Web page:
Guatemala, officially the Republic of Guatemala, is a country in Central America bordered by Mexico to the north and west, Belize and the Caribbean to the northeast, Honduras to the east, El Salvador to the southeast and the Pacific Ocean to the south. With an estimated population of around 16.6 million, it is the most populated country in Central America. Guatemala is a representative democracy; its capital and largest city is Nueva Guatemala de la Asunción, also known as Guatemala City.

Gutierrez called on the Constitutional Court to initiate legal actions against Morales and Interior Minister Enrique Degenhart, a signatory of the instrument, “for contempt because they disobey the laws.” He believes Congress is another aggrieved entity because they are deprived of a power granted by the Constitution to “approve, before it is signed, an agreement of this nature” that “modifies the Migration Code and damages the integrity of the nation.”

Former presidential candidate Manfredo Marroquín from Washington criticized the way in which the Morales Administration has handled the signing of the treaty. “It is cynicism as a state policy.”  In relation to the costs that this decision will have for Guatemala, Marroquin points out that thousands of refugees will have to be cared for, in a country unable to guarantee welfare minimums for its inhabitants. “We will have to deal with thousands of Hondurans and Salvadorans — more than 100 percent.”

The former candidate, however, retains some hope that the situation can be reversed. “The treaty will be subject to legal action in both countries. In the United States, a federal judge was clear in expressing that Guatemala does not meet the conditions to be considered a safe country. Besides, the decision also will be the subject to legal action in Guatemala.”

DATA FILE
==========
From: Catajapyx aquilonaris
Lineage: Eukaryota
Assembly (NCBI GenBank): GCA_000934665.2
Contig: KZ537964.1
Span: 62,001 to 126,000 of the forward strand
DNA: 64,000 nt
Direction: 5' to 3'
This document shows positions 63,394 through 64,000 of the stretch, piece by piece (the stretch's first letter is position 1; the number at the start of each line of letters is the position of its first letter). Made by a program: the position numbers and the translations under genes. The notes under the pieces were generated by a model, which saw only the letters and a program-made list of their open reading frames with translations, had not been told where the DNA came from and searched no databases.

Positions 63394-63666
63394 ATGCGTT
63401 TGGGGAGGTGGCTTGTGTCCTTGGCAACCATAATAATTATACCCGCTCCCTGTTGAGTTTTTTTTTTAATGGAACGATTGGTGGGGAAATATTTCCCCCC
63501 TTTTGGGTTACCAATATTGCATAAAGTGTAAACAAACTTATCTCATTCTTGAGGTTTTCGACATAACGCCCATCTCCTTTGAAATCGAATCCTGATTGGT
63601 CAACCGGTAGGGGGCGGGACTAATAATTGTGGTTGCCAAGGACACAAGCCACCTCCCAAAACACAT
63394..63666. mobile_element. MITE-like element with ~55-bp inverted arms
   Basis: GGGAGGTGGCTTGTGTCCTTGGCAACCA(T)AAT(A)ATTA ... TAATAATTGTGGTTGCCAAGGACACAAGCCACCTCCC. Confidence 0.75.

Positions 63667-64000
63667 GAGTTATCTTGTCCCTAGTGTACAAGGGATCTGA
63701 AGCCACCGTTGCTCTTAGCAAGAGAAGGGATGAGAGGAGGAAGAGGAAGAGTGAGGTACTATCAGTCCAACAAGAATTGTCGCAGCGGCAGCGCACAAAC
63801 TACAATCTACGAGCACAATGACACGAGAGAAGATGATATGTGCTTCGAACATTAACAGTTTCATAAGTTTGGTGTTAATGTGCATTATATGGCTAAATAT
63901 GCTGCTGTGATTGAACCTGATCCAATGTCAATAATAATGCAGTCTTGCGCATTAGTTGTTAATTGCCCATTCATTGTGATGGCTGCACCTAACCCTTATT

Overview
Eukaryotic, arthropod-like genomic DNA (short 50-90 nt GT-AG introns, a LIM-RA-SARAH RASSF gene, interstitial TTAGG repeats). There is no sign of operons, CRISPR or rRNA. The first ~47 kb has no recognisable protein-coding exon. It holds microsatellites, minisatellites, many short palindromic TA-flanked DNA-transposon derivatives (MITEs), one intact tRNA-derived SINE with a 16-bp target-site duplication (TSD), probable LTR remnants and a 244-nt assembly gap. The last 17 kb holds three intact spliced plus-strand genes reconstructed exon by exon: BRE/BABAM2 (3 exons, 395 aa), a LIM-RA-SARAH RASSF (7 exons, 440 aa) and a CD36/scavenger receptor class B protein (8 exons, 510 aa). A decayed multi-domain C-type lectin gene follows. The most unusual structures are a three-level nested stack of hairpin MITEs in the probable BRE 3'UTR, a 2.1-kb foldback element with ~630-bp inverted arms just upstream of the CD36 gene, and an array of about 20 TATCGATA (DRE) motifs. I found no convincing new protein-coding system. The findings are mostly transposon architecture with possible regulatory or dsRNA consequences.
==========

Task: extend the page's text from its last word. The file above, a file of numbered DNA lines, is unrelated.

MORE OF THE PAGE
The constitutionalist lawyer and former Foreign Minister Gabriel Orellana Rojas reminded everyone that the country’s foreign policy is in the purview of the president, but that does not imply that treaties acquire the force of law and are incorporated into the Guatemalan legal system. “For this,” he emphasizes, “it is necessary that another requirement is met: its approval by the Congress of the Republic.” Also, he adds, with concern, that Guatemalans are unaware of what was signed. “We do not know if what was signed is valid or not,” he adds.

Erika Guevara-Rosas, Americas Director for Amnesty International, stressed that Guatemala is not a safe country for those seeking asylum or for their own inhabitants. “This agreement is contrary to the constitutional ruling that prevents the president from signing an agreement like this with Donald Trump, which violates the human rights for those seeking asylum,” he said.

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Doris Mkwaya

I am a journalist, with more than 12 years of experience as a reporter, author, editor, and journalism lecturer." I've worked as a reporter, editor and journalism lecturer, and am very enthusiastic about bringing what I've learned to this site.